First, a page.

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In 32bit mode application has access to 2GB of virtual address space. How would you find out the maximum size of memory you can allocate to this virtual address space, without malloc or new failing?

For example, lets say you want to take up the whole 2GB of virtual address space, but you just allocated 2MB of data in the middle of the 2GB address space. Is there a Windows API call that you can find out the max concurrent address space that you can allocate? So that when you call malloc or new the call does not fail?

Thank you for your time.

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4  
I'm interested to know how you are going to use this information, how does knowing the amount of available memory help you? If your app needs to allocate x-amount of memory and then fails it's not much different to knowing there is not enough and failing. You still fail to get the memory you need. – Tony Jan 13 '11 at 11:23
    
Perhaps he's implementing a garbage collector of some sort? – Toolbox Jan 13 '11 at 11:28
3  
The problem with any "solution" to this is that whatever figure you get might be outdated the very moment you get it. – sbi Jan 13 '11 at 11:33
2  
@Toolbox: In which case knowing the largest possible allocation would help him... how? – DevSolar Jan 13 '11 at 11:35
    
Is this a homework question? – Raedwald Jan 13 '11 at 11:46
up vote 3 down vote accepted

Source: http://www.voyce.com/index.php/2009/08/21/largest-free-block-of-address-space/

DWORD FindLargestSizeOfMemory()
{

    MEMORY_BASIC_INFORMATION mbi;
    DWORD start = 0;
    bool recording = false;
    DWORD freestart = 0, largestFreestart = 0;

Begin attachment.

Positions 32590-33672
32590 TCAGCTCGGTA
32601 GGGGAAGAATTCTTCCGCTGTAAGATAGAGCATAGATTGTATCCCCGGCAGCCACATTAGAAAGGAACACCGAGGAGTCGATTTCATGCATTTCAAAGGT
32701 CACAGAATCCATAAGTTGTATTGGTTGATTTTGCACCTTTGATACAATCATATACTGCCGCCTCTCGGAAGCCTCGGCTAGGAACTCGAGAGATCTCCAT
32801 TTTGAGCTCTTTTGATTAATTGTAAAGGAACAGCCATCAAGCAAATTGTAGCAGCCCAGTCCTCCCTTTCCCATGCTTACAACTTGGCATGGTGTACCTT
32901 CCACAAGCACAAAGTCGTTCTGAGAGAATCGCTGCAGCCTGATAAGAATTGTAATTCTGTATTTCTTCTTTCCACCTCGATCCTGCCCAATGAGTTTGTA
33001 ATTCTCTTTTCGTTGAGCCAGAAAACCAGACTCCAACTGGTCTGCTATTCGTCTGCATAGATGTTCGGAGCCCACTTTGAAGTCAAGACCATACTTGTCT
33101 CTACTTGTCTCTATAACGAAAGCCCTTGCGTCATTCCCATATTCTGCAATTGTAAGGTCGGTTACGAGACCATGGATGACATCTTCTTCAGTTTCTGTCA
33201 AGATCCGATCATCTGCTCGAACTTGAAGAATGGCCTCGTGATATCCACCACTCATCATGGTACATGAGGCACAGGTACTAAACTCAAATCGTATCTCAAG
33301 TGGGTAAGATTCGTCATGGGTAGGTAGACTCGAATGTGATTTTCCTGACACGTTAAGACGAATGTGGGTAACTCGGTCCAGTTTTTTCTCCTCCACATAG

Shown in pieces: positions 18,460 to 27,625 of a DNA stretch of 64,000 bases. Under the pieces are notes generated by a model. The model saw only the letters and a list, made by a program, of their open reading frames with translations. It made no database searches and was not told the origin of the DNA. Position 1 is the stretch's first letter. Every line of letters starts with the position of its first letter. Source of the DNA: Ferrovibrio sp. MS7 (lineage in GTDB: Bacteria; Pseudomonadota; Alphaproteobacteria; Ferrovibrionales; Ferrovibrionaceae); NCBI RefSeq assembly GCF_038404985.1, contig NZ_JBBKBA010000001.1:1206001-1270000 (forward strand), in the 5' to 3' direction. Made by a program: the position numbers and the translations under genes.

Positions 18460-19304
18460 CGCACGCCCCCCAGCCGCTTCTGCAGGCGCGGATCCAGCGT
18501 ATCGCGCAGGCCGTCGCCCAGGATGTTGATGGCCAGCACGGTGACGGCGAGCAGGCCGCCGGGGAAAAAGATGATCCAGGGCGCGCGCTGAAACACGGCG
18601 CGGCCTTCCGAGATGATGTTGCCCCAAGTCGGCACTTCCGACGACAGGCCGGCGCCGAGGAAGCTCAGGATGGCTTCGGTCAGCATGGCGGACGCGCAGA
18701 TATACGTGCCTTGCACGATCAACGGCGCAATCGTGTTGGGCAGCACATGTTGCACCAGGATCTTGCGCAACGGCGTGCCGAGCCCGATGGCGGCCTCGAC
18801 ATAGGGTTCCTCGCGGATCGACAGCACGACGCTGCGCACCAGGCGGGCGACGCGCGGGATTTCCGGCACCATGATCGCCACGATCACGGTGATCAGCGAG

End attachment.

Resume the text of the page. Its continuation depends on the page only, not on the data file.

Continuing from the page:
__int64 free = 0, largestFree = 0;

    while (true)
    {
        SIZE_T s = VirtualQuery((LPCVOID)start, &mbi, sizeof(mbi));
        if (s != sizeof(mbi)) break;

    if (mbi.State == MEM_FREE)
        {
            if (!recording) freestart = start;

            free += mbi.RegionSize;
            recording = true;
        }
        else
        {
            if (recording)
            {
                if (free > largestFree)
                {
                    largestFree = free;
                    largestFreestart = freestart;
                }
            }
            free = 0;
            recording = false;
        }
        start += mbi.RegionSize;
    }

  return largestFree;
}
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1  
My solution exactly ;) – ismail Jan 13 '11 at 16:04

You might never get a satisfactory answer. The largest allocatable memory block is dependend on memory fragmentation and can be altered with memory defragmentation tools, different memory managers, different boot time switches (e.g. /3GB on windows) or even a reboot.

I'm not sure what you mean by "without malloc or new failing", do you not have access to malloc? Because the correct way to do this would be to allocate memory using var=malloc(...) in incrementing steps and looking for the step where var is null.

I am pretty sure that the information you seek can only be determined by probing for it. The information is always in fluid motion by allocation and deallocation of running processes, it could only be a snapshot of the current situation, and of course, for taking the snapshot, all processes would have to be suspended temporarily. So the information you would get after Windows scanning for a result and returning it to you would not be accurate or resilient, as the structure of the memory allocation could very well have changed by now.

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You could use VirtualQuery function to query the possible pages and see if they return MEM_FREE.

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Not entirely accurate, as the CRT may allocate a page but not be using all of it and have the rest available for use. – Puppy Jan 13 '11 at 11:58
    
Thank you ismail got me on the right track. – Chad Jan 13 '11 at 13:52

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